• Ex. 6 – The message that YHWH gives to Moses to say to the Israelites that YHWH is a God of intercession: “Say therefore to the Israelites, ‘I am the LORD, and I will free you from the burdens of the Egyptians and deliver you from slavery to them. I will redeem you with an outstretched arm and with mighty acts of judgment. I will take you as my people, and I will be your God. You shall know that I am the LORD your God, who has freed you from the burdens of the Egyptians” (Exodus 6:6–7 NRSV).
  • Ex. 7-12 Moses intercedes on behalf of the people to the Pharaoh of Egypt, the Plagues ensue.
  • Ex. 14 – At the Red Sea Moses stands before the people and says “Do not be afraid.”
  • Ex. 16 – Moses intercedes for the people and they receive Manna.
  • Ex. 17 – Moses Intercedes for the people and they receive water.
  • Ex. 20 – After hearing God deliver the ten words, the people ask Moses to intercede for them and get the rest of the laws.
  • Ex. 32 – After hearing about the Golden Calf and YHWH’s reaction Moses implored the Lord.
  • Ex. 33 – Moses requests that YHWH go with his people and not give up on them.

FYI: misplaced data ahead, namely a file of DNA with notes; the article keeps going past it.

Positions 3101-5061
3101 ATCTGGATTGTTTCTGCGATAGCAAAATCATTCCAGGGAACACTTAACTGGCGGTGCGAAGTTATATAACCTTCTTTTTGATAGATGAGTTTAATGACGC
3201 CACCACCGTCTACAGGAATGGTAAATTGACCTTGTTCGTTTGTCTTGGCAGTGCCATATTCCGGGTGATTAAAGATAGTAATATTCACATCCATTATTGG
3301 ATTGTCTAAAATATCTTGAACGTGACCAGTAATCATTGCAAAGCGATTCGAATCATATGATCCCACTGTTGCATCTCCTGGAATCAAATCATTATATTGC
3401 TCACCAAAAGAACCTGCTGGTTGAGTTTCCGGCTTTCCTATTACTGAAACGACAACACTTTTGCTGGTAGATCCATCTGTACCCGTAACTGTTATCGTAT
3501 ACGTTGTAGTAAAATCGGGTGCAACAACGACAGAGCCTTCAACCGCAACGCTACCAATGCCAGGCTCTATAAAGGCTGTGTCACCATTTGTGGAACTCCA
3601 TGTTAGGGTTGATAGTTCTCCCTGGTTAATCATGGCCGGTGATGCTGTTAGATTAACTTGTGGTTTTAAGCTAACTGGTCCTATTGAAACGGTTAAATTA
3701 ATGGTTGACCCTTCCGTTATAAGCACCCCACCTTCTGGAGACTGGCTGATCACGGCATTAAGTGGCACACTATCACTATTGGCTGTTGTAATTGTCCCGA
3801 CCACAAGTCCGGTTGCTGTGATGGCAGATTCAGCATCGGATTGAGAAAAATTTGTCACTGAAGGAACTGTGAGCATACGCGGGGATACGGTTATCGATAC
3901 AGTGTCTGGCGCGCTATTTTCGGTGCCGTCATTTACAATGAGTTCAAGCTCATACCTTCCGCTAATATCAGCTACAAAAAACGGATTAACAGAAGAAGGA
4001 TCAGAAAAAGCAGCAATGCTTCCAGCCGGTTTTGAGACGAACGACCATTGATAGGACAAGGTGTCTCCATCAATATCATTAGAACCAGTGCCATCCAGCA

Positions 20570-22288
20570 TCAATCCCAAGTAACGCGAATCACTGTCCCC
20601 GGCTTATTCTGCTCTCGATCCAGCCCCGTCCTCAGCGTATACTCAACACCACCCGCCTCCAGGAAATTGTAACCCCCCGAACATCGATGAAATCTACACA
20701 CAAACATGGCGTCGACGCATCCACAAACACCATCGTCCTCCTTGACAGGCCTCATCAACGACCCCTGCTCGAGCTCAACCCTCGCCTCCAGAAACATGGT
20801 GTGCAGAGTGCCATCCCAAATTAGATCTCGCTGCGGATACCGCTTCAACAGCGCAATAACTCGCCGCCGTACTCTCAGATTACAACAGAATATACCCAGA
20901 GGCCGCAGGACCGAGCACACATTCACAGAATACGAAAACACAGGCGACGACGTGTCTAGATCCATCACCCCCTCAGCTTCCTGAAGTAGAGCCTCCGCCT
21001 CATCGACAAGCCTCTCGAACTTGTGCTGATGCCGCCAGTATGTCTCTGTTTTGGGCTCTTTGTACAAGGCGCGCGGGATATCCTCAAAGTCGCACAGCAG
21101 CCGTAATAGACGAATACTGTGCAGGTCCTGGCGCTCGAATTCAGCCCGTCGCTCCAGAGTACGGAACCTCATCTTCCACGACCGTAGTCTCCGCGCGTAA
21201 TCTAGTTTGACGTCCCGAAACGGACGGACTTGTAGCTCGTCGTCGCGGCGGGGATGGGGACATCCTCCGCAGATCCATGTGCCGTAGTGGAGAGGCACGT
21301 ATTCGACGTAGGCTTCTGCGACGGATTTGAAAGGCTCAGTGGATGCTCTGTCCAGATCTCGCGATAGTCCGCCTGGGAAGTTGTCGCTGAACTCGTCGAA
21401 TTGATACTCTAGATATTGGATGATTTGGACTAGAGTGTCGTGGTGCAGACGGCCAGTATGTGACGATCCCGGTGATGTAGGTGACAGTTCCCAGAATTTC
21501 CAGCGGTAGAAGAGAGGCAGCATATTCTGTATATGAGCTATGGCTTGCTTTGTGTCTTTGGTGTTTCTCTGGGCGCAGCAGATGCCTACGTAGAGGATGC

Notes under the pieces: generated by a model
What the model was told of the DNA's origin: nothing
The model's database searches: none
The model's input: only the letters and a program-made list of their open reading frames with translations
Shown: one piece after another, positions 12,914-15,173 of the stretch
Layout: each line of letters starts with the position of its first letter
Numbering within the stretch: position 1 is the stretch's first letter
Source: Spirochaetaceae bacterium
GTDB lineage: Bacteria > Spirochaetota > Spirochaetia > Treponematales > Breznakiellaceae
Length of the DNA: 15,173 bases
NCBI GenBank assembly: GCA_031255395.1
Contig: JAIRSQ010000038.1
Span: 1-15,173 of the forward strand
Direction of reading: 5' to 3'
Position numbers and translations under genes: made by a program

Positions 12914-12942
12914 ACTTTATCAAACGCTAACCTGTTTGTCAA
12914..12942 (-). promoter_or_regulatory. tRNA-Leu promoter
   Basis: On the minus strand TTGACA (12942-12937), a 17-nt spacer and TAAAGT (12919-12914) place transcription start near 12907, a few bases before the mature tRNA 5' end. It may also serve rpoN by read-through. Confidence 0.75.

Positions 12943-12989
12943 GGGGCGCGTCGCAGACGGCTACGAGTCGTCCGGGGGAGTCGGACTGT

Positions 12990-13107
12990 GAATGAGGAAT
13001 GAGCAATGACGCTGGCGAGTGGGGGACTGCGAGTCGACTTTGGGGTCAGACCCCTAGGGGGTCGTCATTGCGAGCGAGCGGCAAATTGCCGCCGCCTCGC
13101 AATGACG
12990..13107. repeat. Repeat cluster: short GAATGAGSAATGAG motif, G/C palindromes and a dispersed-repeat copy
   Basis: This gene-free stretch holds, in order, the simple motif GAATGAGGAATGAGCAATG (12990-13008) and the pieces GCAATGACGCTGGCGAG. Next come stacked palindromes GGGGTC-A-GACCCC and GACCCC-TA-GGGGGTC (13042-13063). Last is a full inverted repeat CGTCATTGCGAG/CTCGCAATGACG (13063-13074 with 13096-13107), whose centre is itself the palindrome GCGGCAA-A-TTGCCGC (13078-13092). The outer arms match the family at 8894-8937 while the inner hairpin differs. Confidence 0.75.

There are some things we can learn about intercession from Moses. Here are three things I’ve picked up on…what about you?

1. Embodiment: Intercession is about putting yourself in the middle

Ex. 2 (The daughter puts herself in danger) Ex. 3 (Moses puts himself in danger) (The plagues)

“We need in every community a group of angelic troublemakers. Our power is in our ability to make things unworkable. The only weapon we have is our bodies and we need to tuck them in places so wheels don’t turn!” -Bayard Rustin

Intercession in light of this is the ability to put your body in-between the one being hurt and the one hurting. In this sense intercession is about absorption of evil, it is about choosing to take it upon yourself so that it doesn’t effect someone else. Moses shows us intercession is not just prayer, it is not just a spiritual thing I do at home, it is actually about embodiment, physicality. It is about literally being about to stand up for justice.